Bulgarian President Roumen Radev has vetoed the Privatisation Act amendments passed by Parliament last week, on the grounds that the bill would harm public interest, the presidency said on July 24.
The amendments, which caused some friction within the country’s ruling coalition, effectively limited the state’s control over post-privatisation commitments made by new owners, as it would prevent imposing any contractual penalties beyond five years after the privatisation date.
The bill has been referred to in some Bulgarian media reports as the “Domouschiev amendment”, after Kiril and Georgi Domuschiev, who acquired the state-owned maritime shipping company Navibulgar in 2008.
The amendments were tabled shortly after a court ruled that the Domuschiev-owned vehicle that holds the majority stake in Navibulgar was on the hook for as much as 58 million leva in penalties for failing to meet the privatisation contract clauses.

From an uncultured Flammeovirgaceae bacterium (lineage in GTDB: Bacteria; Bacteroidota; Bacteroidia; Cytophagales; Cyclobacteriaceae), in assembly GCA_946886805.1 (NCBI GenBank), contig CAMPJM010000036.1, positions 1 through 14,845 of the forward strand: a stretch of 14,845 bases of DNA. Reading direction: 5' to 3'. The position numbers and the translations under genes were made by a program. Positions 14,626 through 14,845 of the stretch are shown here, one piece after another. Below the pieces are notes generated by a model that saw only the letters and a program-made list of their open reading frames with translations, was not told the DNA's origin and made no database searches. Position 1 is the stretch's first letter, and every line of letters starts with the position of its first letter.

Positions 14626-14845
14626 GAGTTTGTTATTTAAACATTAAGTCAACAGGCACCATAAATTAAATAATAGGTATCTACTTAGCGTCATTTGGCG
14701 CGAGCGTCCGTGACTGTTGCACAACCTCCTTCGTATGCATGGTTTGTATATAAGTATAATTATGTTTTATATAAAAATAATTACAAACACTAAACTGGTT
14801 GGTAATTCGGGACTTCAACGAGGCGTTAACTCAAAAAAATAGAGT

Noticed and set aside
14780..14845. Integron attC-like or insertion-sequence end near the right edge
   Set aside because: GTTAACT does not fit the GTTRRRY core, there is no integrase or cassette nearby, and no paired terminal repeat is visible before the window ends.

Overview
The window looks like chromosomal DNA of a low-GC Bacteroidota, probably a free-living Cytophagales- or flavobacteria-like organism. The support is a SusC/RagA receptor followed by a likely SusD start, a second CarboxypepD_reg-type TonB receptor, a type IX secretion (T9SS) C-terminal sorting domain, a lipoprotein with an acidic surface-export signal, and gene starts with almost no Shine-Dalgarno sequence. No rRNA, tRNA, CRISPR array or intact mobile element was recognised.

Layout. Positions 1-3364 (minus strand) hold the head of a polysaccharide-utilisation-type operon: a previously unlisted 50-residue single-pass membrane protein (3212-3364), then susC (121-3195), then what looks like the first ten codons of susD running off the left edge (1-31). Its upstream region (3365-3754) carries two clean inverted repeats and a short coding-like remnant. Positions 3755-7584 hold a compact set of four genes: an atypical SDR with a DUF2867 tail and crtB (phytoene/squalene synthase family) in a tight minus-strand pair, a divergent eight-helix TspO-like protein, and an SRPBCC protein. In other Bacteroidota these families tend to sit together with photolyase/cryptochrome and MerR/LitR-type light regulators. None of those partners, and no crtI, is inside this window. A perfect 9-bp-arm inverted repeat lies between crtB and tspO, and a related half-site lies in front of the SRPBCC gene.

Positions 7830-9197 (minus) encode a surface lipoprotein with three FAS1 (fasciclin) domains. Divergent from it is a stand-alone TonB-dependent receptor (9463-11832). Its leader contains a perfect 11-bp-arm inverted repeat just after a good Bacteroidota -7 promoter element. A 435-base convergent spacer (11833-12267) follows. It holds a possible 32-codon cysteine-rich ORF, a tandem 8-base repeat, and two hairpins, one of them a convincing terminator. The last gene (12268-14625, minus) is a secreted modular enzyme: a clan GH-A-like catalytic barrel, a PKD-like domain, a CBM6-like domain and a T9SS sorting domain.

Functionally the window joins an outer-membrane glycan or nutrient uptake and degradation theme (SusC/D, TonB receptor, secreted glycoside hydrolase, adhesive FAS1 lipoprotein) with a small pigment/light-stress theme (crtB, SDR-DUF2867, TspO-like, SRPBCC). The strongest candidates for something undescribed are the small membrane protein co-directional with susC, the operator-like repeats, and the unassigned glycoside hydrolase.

Radev’s main objection to the bill was that it would allow to review all existing privatisation contracts, allowing the new owners to ignore the commitments undertaken as part of the privatisation process, with the potential of damaging public interest.
There was no “public necessity” to review privatisation deals and the amendments breached the legal certainty principle, Radev’s motives for the veto said.
Radev’s veto can be overturned by an absolute majority of 121 MPs, but Prime Minister Boiko Borissov indicated that his ruling majority would not seek to do so. Borissov said that he asked his party’s parliamentary group to re-draft the amendments to exclude past privatisation deals.
(Bulgarian president Roumen Radev. Photo: president.bg)